Legacy: Black and White in America
March 16, 2010
Legacy: Black and White in America, an 80-minute documentary that premiered on PBS, explores the legacy of the civil rights movement and looks at the lives of African Americans today through conversations with celebrated figures. Following the screening of this film at the Harold M. Williams Auditorium, cultural commentator Lawrence Weschler led a discussion of the impact of race and civil rights in contemporary art and museum practice with artists Kerry James Marshall and Daniel Joseph Martinez; scholar and curator Nizan Shaked; and Richard Karz, producer of Legacy: Black and White in America.

Richard Sennett on Art and Craft
December 3, 2009
Since at least the Renaissance, fine artists have proudly distinguished their creativity from the handiwork of craftsmen. But are there really such clear boundaries between the work of the mind and the work of the hand? In this inspiring lecture, sociologist and author Richard Sennett considered the artificial boundaries between art and craft, expression and technique, suggesting that the desire to do a job well for its own sake is a key human impulse. The talk complemented the exhibitions Irving Penn: Small Trades and In Focus: The Worker.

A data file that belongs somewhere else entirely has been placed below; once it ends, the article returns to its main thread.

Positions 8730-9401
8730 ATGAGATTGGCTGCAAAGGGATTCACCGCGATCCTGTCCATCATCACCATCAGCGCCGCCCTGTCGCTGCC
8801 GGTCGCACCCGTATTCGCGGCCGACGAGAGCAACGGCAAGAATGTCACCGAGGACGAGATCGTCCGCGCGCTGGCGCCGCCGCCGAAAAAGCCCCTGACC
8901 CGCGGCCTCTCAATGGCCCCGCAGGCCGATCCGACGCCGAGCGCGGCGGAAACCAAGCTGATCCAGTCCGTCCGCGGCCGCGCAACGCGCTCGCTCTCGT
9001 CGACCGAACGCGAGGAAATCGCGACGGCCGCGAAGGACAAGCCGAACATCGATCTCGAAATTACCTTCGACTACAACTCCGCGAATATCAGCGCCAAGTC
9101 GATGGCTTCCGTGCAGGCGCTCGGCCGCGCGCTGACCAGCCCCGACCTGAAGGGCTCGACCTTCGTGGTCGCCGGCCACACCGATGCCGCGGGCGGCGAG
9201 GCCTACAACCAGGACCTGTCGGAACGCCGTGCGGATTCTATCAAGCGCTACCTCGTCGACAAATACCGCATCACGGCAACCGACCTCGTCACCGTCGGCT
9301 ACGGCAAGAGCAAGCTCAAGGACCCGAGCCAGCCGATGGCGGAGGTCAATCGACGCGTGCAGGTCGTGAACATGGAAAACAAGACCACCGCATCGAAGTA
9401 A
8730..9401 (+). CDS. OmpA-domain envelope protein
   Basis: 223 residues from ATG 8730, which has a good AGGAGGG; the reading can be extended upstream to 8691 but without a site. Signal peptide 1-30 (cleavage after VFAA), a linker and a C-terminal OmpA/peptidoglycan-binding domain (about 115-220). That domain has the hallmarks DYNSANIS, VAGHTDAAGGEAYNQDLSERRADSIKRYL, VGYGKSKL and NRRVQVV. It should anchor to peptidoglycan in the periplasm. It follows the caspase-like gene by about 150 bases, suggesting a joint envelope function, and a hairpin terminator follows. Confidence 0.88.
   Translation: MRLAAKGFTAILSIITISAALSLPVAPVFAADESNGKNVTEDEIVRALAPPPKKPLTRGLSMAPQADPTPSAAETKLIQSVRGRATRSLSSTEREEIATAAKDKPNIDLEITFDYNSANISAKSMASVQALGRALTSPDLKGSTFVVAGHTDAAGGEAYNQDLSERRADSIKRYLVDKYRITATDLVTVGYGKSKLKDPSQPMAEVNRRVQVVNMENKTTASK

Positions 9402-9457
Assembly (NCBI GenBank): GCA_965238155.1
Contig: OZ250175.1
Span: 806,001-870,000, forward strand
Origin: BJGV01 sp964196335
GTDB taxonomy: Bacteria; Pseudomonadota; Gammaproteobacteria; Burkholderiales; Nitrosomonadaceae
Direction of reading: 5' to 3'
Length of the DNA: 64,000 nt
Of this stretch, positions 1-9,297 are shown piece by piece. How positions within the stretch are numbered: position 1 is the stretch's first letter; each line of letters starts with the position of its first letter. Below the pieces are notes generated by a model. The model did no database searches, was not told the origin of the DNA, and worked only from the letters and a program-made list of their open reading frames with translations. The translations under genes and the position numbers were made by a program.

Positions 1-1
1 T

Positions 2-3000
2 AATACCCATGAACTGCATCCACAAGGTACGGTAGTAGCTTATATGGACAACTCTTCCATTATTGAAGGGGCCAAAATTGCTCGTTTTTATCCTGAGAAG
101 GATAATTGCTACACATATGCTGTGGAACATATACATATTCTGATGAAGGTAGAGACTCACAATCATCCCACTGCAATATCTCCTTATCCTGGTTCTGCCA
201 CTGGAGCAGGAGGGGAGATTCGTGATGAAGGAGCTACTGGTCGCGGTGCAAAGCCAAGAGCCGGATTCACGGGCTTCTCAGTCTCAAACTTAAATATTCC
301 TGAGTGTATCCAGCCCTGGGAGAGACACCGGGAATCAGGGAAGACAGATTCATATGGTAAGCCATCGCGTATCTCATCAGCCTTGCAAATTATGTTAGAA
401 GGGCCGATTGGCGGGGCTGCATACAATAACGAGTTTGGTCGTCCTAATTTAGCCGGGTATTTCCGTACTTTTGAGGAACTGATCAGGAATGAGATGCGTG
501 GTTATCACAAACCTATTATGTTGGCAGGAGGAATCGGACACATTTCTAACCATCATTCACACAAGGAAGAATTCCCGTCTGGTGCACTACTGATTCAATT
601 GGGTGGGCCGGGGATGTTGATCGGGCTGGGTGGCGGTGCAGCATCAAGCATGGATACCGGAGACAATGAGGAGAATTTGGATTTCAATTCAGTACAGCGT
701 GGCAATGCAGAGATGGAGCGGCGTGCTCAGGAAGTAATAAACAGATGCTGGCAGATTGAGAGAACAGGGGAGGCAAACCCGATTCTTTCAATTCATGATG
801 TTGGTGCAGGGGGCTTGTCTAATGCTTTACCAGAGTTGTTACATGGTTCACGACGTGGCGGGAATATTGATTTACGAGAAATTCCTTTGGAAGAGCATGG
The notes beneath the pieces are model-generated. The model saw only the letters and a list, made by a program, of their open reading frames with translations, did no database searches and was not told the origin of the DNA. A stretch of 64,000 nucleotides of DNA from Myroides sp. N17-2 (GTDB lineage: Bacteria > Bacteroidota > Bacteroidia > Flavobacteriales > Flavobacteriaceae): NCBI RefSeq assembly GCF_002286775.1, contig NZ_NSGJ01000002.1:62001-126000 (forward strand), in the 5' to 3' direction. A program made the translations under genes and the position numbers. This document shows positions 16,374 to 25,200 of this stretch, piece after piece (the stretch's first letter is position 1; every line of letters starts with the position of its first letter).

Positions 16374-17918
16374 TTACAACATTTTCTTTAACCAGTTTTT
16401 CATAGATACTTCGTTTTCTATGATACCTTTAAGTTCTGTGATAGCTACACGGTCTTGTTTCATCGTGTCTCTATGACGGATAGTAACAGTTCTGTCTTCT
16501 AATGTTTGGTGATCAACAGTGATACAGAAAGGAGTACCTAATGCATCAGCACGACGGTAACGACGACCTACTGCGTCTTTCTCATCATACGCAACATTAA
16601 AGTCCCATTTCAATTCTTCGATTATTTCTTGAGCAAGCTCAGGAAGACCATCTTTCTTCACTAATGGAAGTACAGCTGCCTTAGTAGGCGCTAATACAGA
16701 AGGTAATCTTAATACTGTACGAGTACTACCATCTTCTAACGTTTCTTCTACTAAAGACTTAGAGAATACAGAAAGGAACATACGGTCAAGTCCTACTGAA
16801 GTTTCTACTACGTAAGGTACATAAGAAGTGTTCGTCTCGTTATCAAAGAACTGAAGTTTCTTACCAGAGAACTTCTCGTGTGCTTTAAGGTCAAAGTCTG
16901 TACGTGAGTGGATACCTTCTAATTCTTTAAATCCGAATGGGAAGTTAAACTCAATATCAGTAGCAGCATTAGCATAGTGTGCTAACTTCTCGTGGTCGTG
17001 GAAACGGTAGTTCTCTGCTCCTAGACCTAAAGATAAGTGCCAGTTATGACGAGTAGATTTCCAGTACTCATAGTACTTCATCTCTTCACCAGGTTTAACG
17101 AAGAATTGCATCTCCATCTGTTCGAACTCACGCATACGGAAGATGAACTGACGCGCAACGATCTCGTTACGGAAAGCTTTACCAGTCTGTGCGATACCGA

Errol Morris and Ricky Jay on Art and Perception
October 8, 2009
Can anyone truly tell reality from illusion? When we pride ourselves on our ability to distinguish real from fake, forgery from masterpiece, are we only engaging in self-deception? Filmmaker Errol Morris and sleight-of-hand artist Ricky Jay considered these questions in a wide-ranging discussion of art and perception, offering a thought-provoking evening that challenged what we think we know about art and about ourselves.

Bill Ivey and Lewis Hyde on Cultural Rights
June 2, 2009
In the inaugural Getty Perspectives event, Bill Ivey and Lewis Hyde discussed the social value of the arts, of the cultural commons, and how policy and theory should ensure open access to creative work. Ivey was chairman of the National Endowment for the Arts from 1998 to 2001 and leader of President Obama's transition team on arts and the humanities, and is the author of the recent book Arts, Inc.." Hyde is a poet, essayist, translator, and cultural critic with a particular interest in the public life of the imagination.